We are an online artist community sharing ways to create and sell art. Join us to save big on art supplies or try our easy websites for artists.

Do you see your unfinished artwork as something with unlimited potential? You should! Because that’s what it is.

Remember, having unfinished art is a NATURAL, REGULAR, NORMAL part of creative process. After a while, though, that pile of work can start feeling like growing evidence of everything you haven’t done.

When you start to feel this way it’s time to cull. It’s time to “Marie Kondo” that stuff. It’s time to face that pile of incomplete work.

Here are 50 great things to do with unfinished art:

1. Paint over it.

2. Swap it with a friend and have them finish it (and finish one of theirs!)

3. Photograph it. Then, manipulate the photographs to get a new idea.

4. Abandoned art project, anyone? (Read more about abandoned art)

5. Cut it up and use the pieces in collages.

6. Cut it up and use it for backgrounds.

7. Choose an entirely new medium to incorporate into the artwork.

8. Upcycle it and incorporate it into a refurbished piece of furniture.

9. Epoxy the painting and make a food tray.

10. Throw it out. (But only if it feels good. <3)

11. Give yourself 2 weeks to a month away from your work. Then look at all of your unfinished pieces. Only finish the ones calling to you. (Give yourself permission NOT to finish one!)

12. Post a photo of the unfinished work in an online community and ask, “Help! How can I finish this?”

13. Ask the artwork, “What else do you want?” Then make time to sit, observe, and listen.

14. Practice new techniques on it.

15. Use the work as a warm up space.

16. Embroider into it.

17. Cut pieces out.

18. Make a quilt from all of your unfinished works.

19. Collage over the top of it.

20. Create a relief by building on top of it.

21. Flip it upside down or sideways and finish it with the new orientation.

22. Splatter paint on top a la Jackson Pollack, then reinterpret the work.

23. Make coasters from your cut up pieces.

24. Disassemble it and use the pieces for other works.

25. Feel attached but still need to let go? Hold a goodbye ceremony for the work.

26. Journal about it. Start by asking, “What story do I see in this artwork?” Use your answer for inspiration.

27. Collect leaves or other pieces of nature and decoupage them onto it.

28. Use it as the start of a new artwork inspired by recent travel (find those ticket stubs, photos, etc, and add them to it.)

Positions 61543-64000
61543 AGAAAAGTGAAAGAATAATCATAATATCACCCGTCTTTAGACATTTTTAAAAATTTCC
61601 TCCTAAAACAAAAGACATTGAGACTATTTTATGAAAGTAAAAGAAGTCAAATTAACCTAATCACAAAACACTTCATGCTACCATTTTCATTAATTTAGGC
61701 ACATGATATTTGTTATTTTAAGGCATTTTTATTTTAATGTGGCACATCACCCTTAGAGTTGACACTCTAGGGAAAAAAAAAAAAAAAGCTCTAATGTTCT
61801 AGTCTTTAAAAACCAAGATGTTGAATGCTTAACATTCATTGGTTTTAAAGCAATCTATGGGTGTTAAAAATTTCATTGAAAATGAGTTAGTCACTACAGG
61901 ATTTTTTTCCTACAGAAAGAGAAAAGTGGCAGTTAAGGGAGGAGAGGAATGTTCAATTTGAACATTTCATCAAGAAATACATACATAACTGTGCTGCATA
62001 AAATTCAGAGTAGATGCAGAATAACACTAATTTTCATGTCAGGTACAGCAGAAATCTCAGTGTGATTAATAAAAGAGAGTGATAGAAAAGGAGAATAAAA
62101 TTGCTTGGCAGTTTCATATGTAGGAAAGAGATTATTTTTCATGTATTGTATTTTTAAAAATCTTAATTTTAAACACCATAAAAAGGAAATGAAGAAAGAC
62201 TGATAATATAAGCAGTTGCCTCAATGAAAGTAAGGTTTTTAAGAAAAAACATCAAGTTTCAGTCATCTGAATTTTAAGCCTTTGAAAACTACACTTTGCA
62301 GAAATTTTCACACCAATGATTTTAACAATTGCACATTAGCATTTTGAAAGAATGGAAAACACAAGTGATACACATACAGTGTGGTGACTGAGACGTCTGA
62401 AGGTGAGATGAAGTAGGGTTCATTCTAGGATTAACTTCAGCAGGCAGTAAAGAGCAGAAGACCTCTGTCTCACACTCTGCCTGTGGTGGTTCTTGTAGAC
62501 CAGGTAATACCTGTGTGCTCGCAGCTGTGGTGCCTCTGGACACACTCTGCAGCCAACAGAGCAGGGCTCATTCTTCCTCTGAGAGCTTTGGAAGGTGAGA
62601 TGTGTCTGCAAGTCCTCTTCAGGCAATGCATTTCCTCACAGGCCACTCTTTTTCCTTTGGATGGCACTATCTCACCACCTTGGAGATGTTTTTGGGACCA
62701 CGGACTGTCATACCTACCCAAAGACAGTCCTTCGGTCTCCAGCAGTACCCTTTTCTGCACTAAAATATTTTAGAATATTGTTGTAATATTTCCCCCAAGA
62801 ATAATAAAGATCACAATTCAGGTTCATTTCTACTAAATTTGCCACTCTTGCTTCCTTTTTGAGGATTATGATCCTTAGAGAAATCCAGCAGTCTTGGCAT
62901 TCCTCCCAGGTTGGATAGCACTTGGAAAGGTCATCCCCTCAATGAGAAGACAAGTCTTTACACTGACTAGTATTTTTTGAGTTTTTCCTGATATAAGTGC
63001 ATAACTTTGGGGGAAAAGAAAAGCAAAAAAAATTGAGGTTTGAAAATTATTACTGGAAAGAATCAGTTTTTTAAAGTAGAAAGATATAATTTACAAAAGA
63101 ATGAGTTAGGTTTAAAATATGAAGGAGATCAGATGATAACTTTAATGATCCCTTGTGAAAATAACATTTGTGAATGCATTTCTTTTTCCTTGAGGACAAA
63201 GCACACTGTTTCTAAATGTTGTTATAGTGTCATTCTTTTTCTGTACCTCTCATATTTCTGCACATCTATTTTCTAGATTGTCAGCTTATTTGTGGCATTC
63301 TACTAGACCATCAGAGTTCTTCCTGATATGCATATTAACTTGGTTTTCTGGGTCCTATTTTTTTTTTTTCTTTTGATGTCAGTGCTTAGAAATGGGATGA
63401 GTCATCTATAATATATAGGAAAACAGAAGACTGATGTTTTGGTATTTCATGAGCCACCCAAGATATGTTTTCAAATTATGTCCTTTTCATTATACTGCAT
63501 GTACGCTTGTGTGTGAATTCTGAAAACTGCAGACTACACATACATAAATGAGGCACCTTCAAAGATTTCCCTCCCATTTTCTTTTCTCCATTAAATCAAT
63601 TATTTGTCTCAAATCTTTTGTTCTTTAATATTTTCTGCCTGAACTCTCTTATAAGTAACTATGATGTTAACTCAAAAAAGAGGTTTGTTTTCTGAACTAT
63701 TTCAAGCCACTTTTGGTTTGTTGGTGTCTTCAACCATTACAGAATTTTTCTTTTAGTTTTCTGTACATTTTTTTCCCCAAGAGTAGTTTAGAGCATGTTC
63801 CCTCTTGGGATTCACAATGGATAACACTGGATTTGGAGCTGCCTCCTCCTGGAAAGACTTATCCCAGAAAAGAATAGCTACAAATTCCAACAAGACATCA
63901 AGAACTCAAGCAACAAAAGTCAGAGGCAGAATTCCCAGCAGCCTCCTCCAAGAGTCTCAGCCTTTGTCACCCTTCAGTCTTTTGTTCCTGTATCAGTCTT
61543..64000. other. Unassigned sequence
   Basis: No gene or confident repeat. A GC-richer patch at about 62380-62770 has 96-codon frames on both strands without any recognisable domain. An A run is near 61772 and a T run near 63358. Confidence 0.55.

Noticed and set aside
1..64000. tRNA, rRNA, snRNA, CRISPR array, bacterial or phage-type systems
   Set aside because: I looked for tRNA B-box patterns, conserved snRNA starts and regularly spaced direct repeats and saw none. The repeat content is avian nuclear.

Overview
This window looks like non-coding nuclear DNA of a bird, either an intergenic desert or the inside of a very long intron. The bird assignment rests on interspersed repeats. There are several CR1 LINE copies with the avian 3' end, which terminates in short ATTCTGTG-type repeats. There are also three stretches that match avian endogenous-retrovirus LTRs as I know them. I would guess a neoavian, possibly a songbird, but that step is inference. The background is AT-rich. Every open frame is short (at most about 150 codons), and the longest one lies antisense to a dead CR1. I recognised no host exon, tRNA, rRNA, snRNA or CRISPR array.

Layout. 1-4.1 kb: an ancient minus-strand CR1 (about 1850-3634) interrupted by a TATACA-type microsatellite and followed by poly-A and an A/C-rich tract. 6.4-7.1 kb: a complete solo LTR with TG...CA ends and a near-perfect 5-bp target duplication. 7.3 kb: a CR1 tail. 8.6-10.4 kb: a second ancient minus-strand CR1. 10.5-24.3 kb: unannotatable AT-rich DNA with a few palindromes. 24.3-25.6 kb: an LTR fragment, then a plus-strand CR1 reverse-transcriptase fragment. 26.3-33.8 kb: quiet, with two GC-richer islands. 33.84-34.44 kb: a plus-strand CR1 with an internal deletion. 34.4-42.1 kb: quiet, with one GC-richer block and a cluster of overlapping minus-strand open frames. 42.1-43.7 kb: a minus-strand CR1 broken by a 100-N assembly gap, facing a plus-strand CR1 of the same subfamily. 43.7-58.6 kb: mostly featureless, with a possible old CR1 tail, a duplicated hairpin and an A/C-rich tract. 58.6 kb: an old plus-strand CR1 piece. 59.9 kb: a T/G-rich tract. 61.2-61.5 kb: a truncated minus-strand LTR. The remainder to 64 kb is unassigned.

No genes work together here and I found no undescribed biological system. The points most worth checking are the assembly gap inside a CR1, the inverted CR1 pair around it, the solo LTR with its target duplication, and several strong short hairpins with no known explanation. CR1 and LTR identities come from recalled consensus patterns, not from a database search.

29. Create a vision board with it.

30. Paint on it with your eyes closed.

31. Finger paint on it.

32. Draw (or paint) contour drawings on it for 30 days. Just layer them on top of each other.

33. Find a quote that pairs with the work and use it to inspire your finishing decisions.

34. Give it away.

35. Donate the work to an art teacher for supplies.

36. Blog about it, and any of your other unfinished pieces. Make it your very own “Diary of Unfinished Artworks.”

37. Ignore it. Listen to the excitement you feel about your other work and let that encourage you to finish those instead.

38. Hide it.

39. Share it with a local art group meetup and ask for feedback.

40. Start over with the same idea on a new surface.

41. Create five new artworks inspired by the unfinished work.

42. Write down a list of 5 things you learned from the work.

43. List 5 skills you want to develop because of the work.

44. Thank your unfinished art for its lessons and discovery.

45. Meditate on the image.

46. Trace pieces of the work and use it for a new work.

47. Cut it up and piece it back together.

48. Congratulate yourself for creating—it’s about doing the work, NOT the product.

49. Monoprint on top.

50. Invert your colors and paint it again.

Special thanks to Carrie Brummer, artist, educator, entrepreneur and founder of www.ArtistStrong.com. Check out her free art workshop series on altered books and start cultivating your creativity today!

*Note: this post may contain affiliate links*

As so many cities are experiencing right now, my own city of Charleston, South Carolina is under immense development—and one of the negative impacts is all the trash left behind on a daily basis.

So I decided to do something about it. . . and you can too!

As a self-taught artist, my creative process has always been guided by two principles. First and most importantly, produce. . . read more

If you're looking for something else. . .
Love the Easel?

Subscribe to our totally free weekly newsletter for artists. Sign up today!

EE Writers
Cassie Rief Niki Hilsabeck Lisa Orgler Carrie Lewis Aletta de Wal Phawnda Moore

If you'd like to write for EmptyEasel, let us know!

We love publishing reader-submitted art tutorials, stories, and even reviews.Submit yours here!
© 2006-2017 EmptyEasel.com About Contact Sitemap Privacy Policy Terms of Use Advertise